Over the years, reselling LEGO sets has been a lucrative venture for many people around the world. Facebook Marketplace, eBay, Mercari and other buying and selling platforms have been a premier destination for LEGO sellers. These sites are fantastic, but none of them come close to Amazon when it comes to the sheer number of potential buyers.
According to Statista in 2021, Amazon has 200 million members subscribed to Prime in the United States alone (source). So, if you want to reach millions of potential LEGO buyers, then Amazon is the place to be.
But unlike eBay and a dozen other reselling stores, selling LEGO sets on Amazon is not a walk in the park. If you’re selling brand new sets that you’ve purchased from another retailer, for example, then you’re going to have to jump through hoops to be approved as a reseller.
Amazon is quite strict when it comes to reselling toys like LEGO because a lot of big-name brands are extremely cautious when it comes to real or alleged violation of their Intellectual Property Rights. There are also a high number of counterfeit LEGO sets out there, and Amazon does not want buyers on their platform to fall victim to fraud or counterfeiting.
But make no mistake: it is possible to sell LEGO on Amazon, provided that you’re prepared to follow the rules to the letter.
Check out our tips for selling LEGO on Amazon below.
1. Use listing software to speed up your workflows and to manage inventory
Listing items directly on Amazon using Amazon Seller Central can be a slow and laborious process. If you are serious about selling on Amazon, then some good listing software may be a great investment!
Listing software allows you to quickly scan items into a batch and automate or speed up a lot of the data entry, such as setting the price, condition, condition notes, and cost you paid for the items.
Many listing tools also offer great inventory management systems, where you can see your total inventory, pull reports, and see your cost of goods in one easy way.
There are two great listing tools that we think are great options. Each of them are good for different reasons.
AcelerList. This is a web-based listing app, which you can access directly through a web browser on any device. It is one of the most user-friendly of all the listing programs we’ve seen, with a clean and simple user interface. AccelerList also has some unique features, such as the ability to cross-list your inventory directly over to eBay. This allows you to sell on eBay without putting in the work to list your items there. Overall, AccelerList is a great option for new Amazon sellers.
ScanLister. This is a downloadable software application that installs directly to your computer. The fact that it is not web-based means that ScanLister is a much faster tool than AccelerList. If you have a lot of different SKUs to list, you’ll get through them faster by using ScanLister. It is a little less user-friendly, and has a much more basic look and feel. ScanLister caters better to larger sellers that don’t need as much guidance, and prefer speed and reliability.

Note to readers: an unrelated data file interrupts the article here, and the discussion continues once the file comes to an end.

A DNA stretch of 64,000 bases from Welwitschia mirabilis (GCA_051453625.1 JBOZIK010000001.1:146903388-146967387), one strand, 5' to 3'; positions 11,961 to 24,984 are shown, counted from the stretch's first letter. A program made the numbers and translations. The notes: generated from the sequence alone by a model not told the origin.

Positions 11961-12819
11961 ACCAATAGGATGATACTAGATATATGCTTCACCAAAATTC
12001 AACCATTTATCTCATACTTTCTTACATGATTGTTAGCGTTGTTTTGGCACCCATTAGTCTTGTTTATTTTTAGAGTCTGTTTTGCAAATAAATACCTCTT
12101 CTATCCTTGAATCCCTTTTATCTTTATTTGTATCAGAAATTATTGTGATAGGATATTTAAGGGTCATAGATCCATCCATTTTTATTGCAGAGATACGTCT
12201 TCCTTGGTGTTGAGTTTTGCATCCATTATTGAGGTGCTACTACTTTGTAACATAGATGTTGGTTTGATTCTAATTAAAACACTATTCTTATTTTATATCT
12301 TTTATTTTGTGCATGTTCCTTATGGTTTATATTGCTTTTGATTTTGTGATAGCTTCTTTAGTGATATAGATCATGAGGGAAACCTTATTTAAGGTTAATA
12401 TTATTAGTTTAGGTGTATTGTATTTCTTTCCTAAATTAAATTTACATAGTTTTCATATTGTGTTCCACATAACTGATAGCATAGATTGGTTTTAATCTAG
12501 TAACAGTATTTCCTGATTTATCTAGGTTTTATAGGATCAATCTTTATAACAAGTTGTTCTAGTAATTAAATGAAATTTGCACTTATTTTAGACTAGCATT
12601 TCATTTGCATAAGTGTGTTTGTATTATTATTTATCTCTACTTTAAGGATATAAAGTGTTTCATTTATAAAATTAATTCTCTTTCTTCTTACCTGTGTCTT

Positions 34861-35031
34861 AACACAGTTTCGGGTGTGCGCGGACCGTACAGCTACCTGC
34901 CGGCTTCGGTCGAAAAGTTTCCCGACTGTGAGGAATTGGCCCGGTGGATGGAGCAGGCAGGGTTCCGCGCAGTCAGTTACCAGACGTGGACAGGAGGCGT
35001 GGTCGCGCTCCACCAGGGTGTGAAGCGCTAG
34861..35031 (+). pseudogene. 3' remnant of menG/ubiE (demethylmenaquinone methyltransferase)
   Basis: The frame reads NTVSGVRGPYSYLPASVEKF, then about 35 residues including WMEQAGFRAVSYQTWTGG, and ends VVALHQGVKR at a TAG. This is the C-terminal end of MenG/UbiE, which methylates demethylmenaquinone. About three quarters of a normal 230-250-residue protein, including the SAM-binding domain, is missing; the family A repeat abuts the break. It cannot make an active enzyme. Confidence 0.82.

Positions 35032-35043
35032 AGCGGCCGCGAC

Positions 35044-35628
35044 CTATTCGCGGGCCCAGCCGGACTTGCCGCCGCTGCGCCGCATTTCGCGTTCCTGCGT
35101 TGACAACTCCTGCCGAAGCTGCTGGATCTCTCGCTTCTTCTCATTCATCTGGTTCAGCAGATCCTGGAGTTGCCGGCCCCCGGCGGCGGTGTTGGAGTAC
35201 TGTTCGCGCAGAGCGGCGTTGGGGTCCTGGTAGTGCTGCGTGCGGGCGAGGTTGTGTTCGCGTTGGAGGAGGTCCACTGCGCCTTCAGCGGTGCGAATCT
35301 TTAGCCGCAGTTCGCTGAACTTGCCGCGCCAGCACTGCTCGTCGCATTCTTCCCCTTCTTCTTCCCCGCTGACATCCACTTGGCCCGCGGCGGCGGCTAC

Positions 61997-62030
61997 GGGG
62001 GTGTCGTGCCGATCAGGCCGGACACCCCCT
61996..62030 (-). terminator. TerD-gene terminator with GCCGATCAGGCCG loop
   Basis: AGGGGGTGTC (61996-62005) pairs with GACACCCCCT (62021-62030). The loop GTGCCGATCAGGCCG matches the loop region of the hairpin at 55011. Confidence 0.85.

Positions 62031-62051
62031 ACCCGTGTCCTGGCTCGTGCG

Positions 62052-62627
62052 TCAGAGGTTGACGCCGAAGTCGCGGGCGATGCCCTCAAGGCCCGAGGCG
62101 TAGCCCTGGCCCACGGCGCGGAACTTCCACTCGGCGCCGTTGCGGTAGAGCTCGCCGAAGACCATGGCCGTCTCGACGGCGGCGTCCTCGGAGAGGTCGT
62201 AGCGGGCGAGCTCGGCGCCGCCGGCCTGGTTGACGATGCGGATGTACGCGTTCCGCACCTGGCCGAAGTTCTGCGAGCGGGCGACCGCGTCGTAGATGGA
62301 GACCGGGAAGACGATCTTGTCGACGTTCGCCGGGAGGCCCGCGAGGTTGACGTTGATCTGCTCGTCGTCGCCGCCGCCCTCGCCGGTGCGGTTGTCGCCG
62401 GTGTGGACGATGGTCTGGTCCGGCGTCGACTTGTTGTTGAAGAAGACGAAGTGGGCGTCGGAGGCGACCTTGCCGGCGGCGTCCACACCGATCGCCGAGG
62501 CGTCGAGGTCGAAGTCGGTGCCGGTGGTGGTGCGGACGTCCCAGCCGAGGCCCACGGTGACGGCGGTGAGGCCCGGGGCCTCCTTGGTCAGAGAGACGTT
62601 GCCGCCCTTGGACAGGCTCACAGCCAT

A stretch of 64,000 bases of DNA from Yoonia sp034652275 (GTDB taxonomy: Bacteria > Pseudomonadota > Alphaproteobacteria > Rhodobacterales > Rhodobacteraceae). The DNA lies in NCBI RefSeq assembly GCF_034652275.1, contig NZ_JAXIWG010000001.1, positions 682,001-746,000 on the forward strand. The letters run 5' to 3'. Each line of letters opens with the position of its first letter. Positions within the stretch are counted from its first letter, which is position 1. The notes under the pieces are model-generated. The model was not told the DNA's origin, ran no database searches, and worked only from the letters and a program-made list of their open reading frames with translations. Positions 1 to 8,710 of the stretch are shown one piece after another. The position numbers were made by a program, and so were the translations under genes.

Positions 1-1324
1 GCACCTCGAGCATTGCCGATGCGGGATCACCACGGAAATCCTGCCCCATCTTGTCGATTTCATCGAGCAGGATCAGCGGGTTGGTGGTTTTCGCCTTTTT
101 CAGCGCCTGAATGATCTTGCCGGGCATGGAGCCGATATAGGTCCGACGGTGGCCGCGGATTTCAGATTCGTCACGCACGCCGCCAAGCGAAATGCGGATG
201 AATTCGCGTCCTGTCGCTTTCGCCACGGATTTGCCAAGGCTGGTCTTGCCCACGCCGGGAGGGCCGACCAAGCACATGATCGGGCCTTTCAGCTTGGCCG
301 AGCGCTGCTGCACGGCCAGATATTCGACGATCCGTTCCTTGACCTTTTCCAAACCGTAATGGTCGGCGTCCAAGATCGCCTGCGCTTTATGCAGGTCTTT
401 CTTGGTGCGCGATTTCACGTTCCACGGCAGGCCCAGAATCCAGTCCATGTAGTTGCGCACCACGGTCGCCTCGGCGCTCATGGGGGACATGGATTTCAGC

2. You don’t need an automated repricer
One of the most important aspects for Amazon sellers in some other item categories such as books, DVDs and CDs is to aggressively and frequently reprice your items to keep the price competitive with the market. This is because some categories see a high degree of turnover on the listings, where prices can quickly fluctuate. This is especially true for fast selling items, because those items are available to resellers in high quantities and can be attractive to source, which can lead to more sellers competing on the listing for popular items.
This price competitivity is very different if you are selling LEGO, however.
After a LEGO set has retired, then the number of new sellers that can source that item is quickly reduced. When the set is no longer being manufactured, then the number available for resale begins to decline. As a result, the competition for price on retired LEGO sets also begins to decline.
Added to this is the fact that many LEGO resellers understand the price appreciation that will happen after a set retires, and their strategy is built around it. Many sellers will price the item way above the market price on Amazon, with the expectation that the market price will eventually rise to meet the target price that they outlined.
As a set becomes more scarce over time after retirement, the price increases and begins to reach those target prices.
Those resellers that set target prices and allow the market to catch up to it over time are less likely to aggressively reprice their inventory because the price appreciation is built directly into their business model. When they sourced the set, they planned for the price appreciation.
So what does this mean for you?
Aggressively repricing retired LEGO sets is often not a good strategy. Sure, there are times where you will need to drop your prices to liquidate some inventory and turnover the cash. But if you make great buying decisions and plan for the price appreciation, the aim should really be to set target prices up front, and avoid changing your prices too often.